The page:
Enforcing nonsmoking policies also presents practical challenges, said Julie Kettman, spokesperson for the YWCA.
In dense areas like downtown, the only place for people to smoke is city streets or sidewalks. Remaining 25 feet away from public entrances, as state law dictates, is not always easy and safety becomes an issue.
Managers must also take the needs of disabled tenants into account and accommodate situations where “stepping outside” to smoke might be more than an inconvenience.
An in-between approach
The YWCA, which provides housing and services to women facing poverty, violence and discrimination, has two smoke-free housing locations, the Family Village at Issaquah and Passage Point in Maple Valley.
Its three downtown properties allow smoking, and the Seneca YWCA, where Cartagena lives, has smoking and nonsmoking floors.
On smoking floors, tenants are allowed to smoke in their rooms, with windows open and doors closed, and then must not allow secondhand smoke to drift into common areas or disrupt other residents’ “quiet enjoyment” of their homes.
But policy enforcement is not always smooth.
In February, YWCA management posted a notice to residents explaining that there had been an increasing number of secondhand smoke complaints, reminding them that disturbing other tenants is grounds for eviction and offering tips to “be a better neighbor.”
The advice included using smokeless alternatives, buying an air purifier or asking neighbors if they’ve been bothered by smoking.
All three downtown YWCA locations have received complaints from nonsmoking residents this year, Kettman said.
Cartagena said that she often sees tenants ignoring policies, despite management’s warning that violators will receive a 10-day notice.
According to the Seattle Fire Department, fire units have responded to the Seneca YWCA six times in the past six months because of smoke-triggered alarms.
“I’m not ungrateful — I’m glad I have a roof over my head,” Cartagena said. “But the smoke is just horrible.”
At the same time, Cartagena said she believes that as a nonsmoker, she is in the minority and that a smoke-free policy would displease many of her neighbors.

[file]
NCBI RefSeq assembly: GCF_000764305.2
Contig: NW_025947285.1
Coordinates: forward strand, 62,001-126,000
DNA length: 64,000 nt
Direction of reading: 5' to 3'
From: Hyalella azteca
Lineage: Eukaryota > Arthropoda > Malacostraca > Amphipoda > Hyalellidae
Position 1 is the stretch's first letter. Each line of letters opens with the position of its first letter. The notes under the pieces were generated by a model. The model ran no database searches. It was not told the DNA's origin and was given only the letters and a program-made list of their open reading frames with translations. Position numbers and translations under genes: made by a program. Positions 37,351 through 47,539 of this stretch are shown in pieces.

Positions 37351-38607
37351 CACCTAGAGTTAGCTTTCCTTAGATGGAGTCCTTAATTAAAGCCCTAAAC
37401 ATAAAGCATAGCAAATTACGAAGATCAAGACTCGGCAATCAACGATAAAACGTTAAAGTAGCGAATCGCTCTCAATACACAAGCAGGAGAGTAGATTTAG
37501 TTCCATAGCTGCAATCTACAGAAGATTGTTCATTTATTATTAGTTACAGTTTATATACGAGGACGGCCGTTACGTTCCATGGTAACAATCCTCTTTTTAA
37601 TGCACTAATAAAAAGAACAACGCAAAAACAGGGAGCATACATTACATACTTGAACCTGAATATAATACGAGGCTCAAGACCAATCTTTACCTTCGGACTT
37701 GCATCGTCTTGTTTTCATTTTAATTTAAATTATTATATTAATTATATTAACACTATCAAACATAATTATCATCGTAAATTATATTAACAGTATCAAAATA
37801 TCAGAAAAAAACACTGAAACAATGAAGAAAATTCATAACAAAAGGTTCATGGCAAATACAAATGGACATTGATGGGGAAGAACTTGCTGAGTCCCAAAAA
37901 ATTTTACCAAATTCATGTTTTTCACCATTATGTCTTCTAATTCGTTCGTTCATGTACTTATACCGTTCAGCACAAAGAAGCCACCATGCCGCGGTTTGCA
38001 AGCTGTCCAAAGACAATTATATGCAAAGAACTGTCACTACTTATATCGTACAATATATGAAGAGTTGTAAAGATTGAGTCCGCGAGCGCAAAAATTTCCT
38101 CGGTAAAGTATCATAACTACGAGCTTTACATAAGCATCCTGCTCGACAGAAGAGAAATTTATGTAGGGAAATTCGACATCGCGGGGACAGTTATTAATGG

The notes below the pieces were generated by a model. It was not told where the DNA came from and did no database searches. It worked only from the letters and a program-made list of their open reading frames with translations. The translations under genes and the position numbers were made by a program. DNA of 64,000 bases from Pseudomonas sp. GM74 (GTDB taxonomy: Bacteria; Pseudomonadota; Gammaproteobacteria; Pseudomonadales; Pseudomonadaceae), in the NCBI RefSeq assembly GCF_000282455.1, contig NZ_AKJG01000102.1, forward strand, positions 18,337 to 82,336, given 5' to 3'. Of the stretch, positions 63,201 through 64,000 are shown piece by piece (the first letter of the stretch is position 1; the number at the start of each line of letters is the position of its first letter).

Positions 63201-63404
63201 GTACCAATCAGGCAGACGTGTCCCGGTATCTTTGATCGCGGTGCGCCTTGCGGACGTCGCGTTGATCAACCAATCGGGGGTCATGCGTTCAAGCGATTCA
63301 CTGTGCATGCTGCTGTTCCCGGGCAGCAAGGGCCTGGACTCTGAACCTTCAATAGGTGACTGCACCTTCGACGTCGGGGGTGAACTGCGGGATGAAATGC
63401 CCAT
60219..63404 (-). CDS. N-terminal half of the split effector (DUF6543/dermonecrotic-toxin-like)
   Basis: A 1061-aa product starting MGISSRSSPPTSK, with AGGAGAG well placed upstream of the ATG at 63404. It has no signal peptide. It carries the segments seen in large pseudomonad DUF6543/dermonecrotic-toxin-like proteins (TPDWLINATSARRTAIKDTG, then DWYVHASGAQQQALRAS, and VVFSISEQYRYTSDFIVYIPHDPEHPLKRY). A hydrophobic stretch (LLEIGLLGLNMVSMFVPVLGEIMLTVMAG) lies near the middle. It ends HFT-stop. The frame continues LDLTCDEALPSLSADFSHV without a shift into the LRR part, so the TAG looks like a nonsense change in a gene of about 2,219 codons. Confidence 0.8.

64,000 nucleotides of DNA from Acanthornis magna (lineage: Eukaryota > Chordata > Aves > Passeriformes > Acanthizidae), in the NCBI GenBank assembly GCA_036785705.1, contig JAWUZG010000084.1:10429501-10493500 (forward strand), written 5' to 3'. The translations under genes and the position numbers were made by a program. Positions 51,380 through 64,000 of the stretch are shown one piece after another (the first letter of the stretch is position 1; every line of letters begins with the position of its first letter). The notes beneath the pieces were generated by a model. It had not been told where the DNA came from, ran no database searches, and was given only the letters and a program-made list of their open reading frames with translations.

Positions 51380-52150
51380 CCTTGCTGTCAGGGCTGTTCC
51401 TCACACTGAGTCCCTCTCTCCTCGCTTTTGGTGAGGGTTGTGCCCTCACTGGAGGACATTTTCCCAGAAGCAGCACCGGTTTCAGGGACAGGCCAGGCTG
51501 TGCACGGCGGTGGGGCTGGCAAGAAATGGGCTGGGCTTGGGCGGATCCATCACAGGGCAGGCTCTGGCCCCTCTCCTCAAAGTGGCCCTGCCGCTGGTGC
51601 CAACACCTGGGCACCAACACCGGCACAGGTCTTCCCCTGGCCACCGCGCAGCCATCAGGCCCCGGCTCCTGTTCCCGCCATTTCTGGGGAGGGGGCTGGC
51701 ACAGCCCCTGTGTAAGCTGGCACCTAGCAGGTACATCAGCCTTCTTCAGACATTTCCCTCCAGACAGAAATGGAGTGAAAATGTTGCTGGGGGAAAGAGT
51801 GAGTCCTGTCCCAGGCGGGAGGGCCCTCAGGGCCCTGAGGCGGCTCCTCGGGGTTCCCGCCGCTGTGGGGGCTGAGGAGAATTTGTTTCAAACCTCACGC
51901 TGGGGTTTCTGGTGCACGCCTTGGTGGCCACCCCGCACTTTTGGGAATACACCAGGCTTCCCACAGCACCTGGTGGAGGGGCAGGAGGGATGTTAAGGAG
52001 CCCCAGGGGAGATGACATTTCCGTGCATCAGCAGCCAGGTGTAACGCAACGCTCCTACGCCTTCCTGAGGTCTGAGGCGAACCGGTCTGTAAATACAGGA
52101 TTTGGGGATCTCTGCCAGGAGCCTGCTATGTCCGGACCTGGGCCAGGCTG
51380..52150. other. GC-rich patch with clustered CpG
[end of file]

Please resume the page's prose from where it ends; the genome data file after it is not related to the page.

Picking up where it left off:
“Oh, people would be very angry,” she said. “Most feel they are entitled to smoke.”
Making it work
While county agencies can legally prohibit residents from smoking in the building or on the grounds, they can’t deny housing to smokers or require tenants to quit smoking altogether.
Matthew Moore, a staff attorney for ChangeLab Solutions, a California-based nonprofit that works to create healthier communities through law and policy, said that any well-designed smoke-free policy will use eviction as a last resort and have built-in mechanisms to ease the conversion.
“Having nonsmoking multi-unit policies will go a long way toward bringing [secondhand smoking deaths] down,” he said. “That said, any policy does need to be enforced in a fair and humane manner that minimizes the risk of displacing people.”
Low-income housing providers should have a range of options available to respond to residents’ needs, including designated smoking areas, extended phase-in periods for those having difficulty with the change, cessation services and nicotine replacement therapy.
When SHA went smoke-free, staff buffered the policy with a transitional period to help educate residents and connect them with services if they chose to quit smoking, said Michelle Ackermann, spokesperson for SHA.
Management has recently moved toward enforcement and identification of those who continue to smoke, but Ackermann said that no tenants have been evicted for smoking since the change.
This fall, the YWCA housing team plans to address smoking policies for its downtown locations with focus groups and resident discussions, Kettman said.
She added that they will not try to steer the policy in one direction or another before they have engaged with residents and heard their opinions.
“They’re the ones who know what it’s like to live here, and they need to be part of the conversation,” Kettman said.
Scott Neal, of King County’s public health department, said that because smoke-free housing tends to be available in affluent, higher rent areas, the county prioritizes low-income areas when affording funding.
“It didn’t seem fair to us that the lower income folks ... weren’t able to access the very same smoke-free units that people with higher incomes could,” he said.
With a chronic shortage of affordable housing, many agencies have extensive waitlists. On the management side, it isn’t as simple as just shuffling tenants around, considering the extremely limited space.
Cartagena requested to move to a smoke-free floor when there is a vacancy, but there’s no telling when that will happen.
Those applying to subsidized or low-income housing don’t have much choice, she said: “We just take whatever is available.”